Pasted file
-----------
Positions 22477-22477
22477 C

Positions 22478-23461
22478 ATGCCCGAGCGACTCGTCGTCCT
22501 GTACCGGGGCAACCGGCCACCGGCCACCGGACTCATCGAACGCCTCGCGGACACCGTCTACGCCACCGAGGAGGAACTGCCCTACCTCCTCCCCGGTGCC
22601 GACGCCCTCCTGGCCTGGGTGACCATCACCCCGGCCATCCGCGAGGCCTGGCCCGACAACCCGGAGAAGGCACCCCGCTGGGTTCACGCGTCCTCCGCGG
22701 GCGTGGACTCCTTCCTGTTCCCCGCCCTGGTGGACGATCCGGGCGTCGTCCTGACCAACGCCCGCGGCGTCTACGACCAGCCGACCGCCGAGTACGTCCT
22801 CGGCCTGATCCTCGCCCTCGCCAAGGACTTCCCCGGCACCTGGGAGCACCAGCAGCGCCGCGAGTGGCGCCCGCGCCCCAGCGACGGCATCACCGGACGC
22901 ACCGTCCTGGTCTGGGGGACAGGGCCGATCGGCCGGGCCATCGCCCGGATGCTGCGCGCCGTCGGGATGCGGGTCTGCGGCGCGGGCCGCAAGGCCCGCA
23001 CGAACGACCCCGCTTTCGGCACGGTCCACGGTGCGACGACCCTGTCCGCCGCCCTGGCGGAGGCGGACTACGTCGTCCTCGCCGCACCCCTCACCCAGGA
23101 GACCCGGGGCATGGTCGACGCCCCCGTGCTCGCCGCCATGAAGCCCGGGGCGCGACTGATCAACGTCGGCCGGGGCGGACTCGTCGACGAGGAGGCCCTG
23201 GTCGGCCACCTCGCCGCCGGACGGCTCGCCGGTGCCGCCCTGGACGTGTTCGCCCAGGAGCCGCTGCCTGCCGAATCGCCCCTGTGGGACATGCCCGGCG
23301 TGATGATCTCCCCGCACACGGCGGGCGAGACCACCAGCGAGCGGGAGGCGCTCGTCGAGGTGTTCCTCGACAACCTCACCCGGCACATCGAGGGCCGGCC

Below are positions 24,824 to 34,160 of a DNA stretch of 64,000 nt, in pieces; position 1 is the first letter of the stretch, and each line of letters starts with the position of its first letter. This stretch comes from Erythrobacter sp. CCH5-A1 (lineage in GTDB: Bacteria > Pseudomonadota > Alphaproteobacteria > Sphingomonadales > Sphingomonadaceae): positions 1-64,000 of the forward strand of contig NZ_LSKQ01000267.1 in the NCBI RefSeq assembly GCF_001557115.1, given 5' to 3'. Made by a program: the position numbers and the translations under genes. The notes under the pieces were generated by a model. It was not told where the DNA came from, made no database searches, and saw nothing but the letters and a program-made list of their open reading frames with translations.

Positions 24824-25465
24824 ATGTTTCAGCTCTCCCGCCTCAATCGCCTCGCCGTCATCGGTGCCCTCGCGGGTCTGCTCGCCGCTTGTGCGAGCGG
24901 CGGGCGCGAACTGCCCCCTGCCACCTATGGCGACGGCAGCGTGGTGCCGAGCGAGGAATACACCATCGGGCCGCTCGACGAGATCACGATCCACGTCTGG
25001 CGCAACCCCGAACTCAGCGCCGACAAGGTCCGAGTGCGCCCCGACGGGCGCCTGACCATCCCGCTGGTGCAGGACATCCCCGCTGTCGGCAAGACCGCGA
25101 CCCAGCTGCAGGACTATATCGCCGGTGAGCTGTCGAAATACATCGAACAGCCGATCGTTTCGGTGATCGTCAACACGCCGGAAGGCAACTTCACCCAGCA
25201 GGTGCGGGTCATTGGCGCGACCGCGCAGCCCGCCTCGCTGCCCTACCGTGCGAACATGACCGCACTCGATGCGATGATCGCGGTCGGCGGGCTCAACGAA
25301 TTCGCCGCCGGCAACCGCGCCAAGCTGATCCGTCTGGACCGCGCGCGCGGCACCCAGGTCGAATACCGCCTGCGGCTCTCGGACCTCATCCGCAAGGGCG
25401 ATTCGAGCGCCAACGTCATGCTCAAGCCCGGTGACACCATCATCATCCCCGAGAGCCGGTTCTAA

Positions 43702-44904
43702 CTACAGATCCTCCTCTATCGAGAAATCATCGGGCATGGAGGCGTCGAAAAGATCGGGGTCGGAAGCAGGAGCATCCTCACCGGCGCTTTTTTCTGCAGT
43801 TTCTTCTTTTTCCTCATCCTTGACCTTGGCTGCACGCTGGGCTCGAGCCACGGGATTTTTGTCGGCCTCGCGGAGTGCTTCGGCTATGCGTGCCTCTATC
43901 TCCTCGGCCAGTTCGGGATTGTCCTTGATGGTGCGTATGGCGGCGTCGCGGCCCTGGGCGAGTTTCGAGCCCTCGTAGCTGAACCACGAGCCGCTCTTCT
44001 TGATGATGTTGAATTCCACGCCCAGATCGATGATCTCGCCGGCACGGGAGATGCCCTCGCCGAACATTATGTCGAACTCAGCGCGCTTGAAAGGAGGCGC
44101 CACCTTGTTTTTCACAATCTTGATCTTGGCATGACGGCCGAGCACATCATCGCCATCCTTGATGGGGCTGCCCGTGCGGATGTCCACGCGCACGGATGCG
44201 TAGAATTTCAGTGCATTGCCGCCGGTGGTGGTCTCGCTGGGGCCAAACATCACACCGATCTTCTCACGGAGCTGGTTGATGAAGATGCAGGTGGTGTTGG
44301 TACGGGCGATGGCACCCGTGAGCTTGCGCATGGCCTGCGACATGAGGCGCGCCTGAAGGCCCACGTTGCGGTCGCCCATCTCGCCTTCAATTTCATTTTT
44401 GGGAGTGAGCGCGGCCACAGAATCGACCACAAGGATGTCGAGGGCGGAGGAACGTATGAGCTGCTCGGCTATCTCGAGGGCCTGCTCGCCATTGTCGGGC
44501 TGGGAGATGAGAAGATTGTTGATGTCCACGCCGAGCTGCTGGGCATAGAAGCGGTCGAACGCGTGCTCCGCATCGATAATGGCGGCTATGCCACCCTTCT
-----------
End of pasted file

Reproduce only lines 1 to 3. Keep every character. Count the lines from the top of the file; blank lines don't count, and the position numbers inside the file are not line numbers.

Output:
Positions 22477-22477
22477 C

Positions 22478-23461